1. On enough pieces of paper for half your students, write “This was posted on Facebook.” On enough pieces of paper for the other half of your students, write “This was shared in a university Life Science lecture.”
2. Play the happiness protein gif for students and give them the accompanying description(s).
3. Pair students together. Give Student A the Facebook information and Student B the Life Science lecture information. Tell students that this is information only they know and they cannot reveal it to their partner.
4. Ask pairs to discuss their reactions to the happiness protein gif for a few minutes. Gauge their discussions. If needed, provide a few guiding questions at this point:
- Do you believe the information in this gif?
- Would you think of any questions about the gif that you’re curious about?
- If you learned that the source of this information was different than you know, would that change your opinion of the information? How?
5. Have students exchange pieces of paper. Ask for their reactions.
- Have them discuss which they believe is the truth and why.
- Ask them to make a list of questions they have about the information based on their decision. Elicit these questions for everyone and discuss as a class.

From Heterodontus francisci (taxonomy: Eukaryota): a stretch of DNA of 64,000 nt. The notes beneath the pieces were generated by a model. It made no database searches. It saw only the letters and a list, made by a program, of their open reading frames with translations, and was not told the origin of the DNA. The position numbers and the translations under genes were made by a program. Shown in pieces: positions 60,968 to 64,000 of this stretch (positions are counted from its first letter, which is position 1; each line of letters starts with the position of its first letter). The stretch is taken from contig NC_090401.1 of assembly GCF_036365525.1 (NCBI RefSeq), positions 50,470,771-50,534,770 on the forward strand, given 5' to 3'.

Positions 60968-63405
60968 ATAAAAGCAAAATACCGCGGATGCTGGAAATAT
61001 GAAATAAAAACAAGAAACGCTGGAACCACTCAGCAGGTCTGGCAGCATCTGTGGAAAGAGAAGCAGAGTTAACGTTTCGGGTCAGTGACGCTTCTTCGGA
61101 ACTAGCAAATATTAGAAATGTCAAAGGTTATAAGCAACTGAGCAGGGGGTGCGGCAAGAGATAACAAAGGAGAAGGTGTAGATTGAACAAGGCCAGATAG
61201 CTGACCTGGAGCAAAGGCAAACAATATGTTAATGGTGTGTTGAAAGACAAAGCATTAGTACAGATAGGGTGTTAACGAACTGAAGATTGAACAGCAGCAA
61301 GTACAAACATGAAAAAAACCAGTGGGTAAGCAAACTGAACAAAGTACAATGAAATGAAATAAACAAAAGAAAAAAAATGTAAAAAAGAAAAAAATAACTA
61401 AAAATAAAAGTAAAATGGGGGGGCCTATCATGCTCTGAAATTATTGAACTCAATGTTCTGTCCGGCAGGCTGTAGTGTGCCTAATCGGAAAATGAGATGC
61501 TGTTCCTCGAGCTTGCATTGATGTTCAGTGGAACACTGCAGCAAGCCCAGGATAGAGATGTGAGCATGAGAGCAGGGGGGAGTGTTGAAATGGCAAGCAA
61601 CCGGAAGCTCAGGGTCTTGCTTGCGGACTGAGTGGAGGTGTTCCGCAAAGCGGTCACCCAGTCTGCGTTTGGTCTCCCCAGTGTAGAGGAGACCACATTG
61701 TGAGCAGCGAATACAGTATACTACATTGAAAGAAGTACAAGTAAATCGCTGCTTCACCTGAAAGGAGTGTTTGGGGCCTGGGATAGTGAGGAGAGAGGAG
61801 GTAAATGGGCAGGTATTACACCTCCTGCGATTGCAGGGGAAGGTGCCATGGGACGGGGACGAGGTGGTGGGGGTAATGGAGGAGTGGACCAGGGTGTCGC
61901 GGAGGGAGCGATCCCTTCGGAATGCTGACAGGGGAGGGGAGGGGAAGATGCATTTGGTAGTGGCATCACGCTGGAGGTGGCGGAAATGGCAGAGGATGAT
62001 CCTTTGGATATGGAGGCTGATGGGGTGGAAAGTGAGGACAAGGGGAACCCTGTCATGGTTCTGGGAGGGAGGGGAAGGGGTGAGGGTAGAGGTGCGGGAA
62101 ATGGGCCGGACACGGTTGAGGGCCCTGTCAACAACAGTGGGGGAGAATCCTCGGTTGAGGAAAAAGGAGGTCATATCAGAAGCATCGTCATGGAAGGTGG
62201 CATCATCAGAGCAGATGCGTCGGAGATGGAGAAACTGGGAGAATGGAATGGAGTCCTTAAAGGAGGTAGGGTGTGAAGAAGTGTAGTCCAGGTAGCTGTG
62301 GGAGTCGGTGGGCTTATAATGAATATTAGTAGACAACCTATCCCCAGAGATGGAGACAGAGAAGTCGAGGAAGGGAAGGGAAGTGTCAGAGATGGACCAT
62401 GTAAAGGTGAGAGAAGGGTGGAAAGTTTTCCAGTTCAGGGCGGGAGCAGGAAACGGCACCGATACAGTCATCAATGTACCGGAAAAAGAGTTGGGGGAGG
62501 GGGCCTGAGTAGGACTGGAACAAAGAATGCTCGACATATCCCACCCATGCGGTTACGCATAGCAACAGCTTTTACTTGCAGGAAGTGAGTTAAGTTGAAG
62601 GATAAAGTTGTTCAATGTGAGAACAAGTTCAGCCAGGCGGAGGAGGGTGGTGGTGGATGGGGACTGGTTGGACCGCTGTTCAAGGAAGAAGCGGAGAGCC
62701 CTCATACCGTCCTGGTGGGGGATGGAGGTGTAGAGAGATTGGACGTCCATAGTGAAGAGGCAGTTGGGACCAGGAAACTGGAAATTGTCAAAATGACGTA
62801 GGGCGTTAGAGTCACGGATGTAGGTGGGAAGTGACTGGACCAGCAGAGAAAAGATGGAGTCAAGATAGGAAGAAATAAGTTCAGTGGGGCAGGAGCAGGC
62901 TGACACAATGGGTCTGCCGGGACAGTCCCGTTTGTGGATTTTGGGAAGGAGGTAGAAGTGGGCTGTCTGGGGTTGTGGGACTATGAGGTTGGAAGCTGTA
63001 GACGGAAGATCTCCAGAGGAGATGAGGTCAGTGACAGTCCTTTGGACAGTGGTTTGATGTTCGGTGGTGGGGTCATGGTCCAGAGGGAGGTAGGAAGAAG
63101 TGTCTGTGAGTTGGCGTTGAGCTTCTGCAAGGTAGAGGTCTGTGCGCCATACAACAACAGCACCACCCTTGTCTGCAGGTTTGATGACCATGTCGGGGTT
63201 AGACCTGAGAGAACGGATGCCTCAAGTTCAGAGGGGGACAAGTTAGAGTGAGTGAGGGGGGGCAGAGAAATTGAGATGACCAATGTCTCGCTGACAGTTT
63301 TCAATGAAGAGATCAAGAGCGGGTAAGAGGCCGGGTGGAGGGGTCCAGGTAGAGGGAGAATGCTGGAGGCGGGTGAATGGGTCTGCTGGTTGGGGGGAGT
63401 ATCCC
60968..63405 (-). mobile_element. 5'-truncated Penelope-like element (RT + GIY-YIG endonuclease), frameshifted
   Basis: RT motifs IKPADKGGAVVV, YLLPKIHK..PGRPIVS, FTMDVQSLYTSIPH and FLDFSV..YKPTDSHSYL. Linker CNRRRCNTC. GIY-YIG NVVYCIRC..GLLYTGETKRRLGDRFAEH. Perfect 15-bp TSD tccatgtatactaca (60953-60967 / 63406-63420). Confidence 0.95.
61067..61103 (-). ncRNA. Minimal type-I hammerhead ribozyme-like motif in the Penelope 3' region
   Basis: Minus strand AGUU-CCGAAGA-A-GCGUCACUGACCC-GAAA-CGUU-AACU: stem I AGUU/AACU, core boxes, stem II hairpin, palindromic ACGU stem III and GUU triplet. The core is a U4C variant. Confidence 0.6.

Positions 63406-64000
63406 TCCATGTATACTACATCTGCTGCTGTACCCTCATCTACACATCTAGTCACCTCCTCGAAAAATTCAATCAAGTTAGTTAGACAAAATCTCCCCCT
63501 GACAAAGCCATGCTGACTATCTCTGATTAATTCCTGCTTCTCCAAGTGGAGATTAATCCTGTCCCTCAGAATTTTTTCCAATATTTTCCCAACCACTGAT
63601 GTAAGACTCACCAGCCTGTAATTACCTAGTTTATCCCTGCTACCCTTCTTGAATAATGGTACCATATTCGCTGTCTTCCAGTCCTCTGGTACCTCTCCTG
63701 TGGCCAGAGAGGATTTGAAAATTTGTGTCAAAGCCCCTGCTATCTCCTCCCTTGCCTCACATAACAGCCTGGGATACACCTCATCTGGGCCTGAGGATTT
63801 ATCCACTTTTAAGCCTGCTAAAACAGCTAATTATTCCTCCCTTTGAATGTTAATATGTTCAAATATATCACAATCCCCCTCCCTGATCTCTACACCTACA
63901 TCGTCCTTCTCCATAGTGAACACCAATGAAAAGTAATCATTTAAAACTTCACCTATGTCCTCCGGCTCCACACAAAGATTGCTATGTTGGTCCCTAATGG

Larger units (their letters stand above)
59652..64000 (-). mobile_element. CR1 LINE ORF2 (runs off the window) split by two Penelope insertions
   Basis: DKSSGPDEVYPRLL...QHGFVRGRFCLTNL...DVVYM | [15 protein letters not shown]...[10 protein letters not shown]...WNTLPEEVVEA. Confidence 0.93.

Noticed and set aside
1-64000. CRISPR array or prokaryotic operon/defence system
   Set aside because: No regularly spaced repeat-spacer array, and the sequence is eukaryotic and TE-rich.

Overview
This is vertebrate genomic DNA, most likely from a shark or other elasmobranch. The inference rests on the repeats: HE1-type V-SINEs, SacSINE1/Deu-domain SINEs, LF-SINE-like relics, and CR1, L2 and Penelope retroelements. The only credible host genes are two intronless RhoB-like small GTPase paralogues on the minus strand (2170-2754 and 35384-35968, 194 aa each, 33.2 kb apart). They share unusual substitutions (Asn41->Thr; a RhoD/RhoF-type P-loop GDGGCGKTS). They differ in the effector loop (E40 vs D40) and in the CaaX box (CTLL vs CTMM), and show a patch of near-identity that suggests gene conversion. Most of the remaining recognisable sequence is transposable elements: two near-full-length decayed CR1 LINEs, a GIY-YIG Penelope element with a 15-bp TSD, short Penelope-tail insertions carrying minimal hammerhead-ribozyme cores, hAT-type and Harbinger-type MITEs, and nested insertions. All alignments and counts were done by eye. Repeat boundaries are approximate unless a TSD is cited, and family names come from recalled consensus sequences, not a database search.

6. Have students go to Snopes and look for the entry on this gif.
7. Ask students what consequences there might be if this information is shared widely. Discuss their ideas as a class.
8. Optionally, introduce the second clip from Infowars about Sweden’s Christmas lights and replicate the tasks or find your own similar clip.
A second way to introduce critical reading into your classroom is to highlight examples of how perspective influences the way information is given to an audience. This can be a little challenging to source yourself, so let me give you three examples that I’ve found to be effective.
Slate’s “If it happened there” series
Slate.com has posted articles that illustrate how an American event may be portrayed differently to an audience if written “using the tropes and tone normally employed by the American media to describe events in other countries.” Author Joshua Keating entertainingly illustrates this on four events, including James Comey’s firing, Supreme Court nomination, Oregon siege, and in this one, American Thanksgiving.
Perspecnews for differing angles on one topic
Perspecnews.com is a site that sources three online texts on a wide variety of topics, for example, the PyeongChang Olympics. These three texts include one for background information (often written by authors of this site), one which shows a pro argument and one that gives a con argument (both these tend to be sourced from online places like popular sites like The Guardian or Reuters). The advantage of these is demonstrating to students how different authors and sites portray news in different lights.
The New York Times on critically evaluating visual media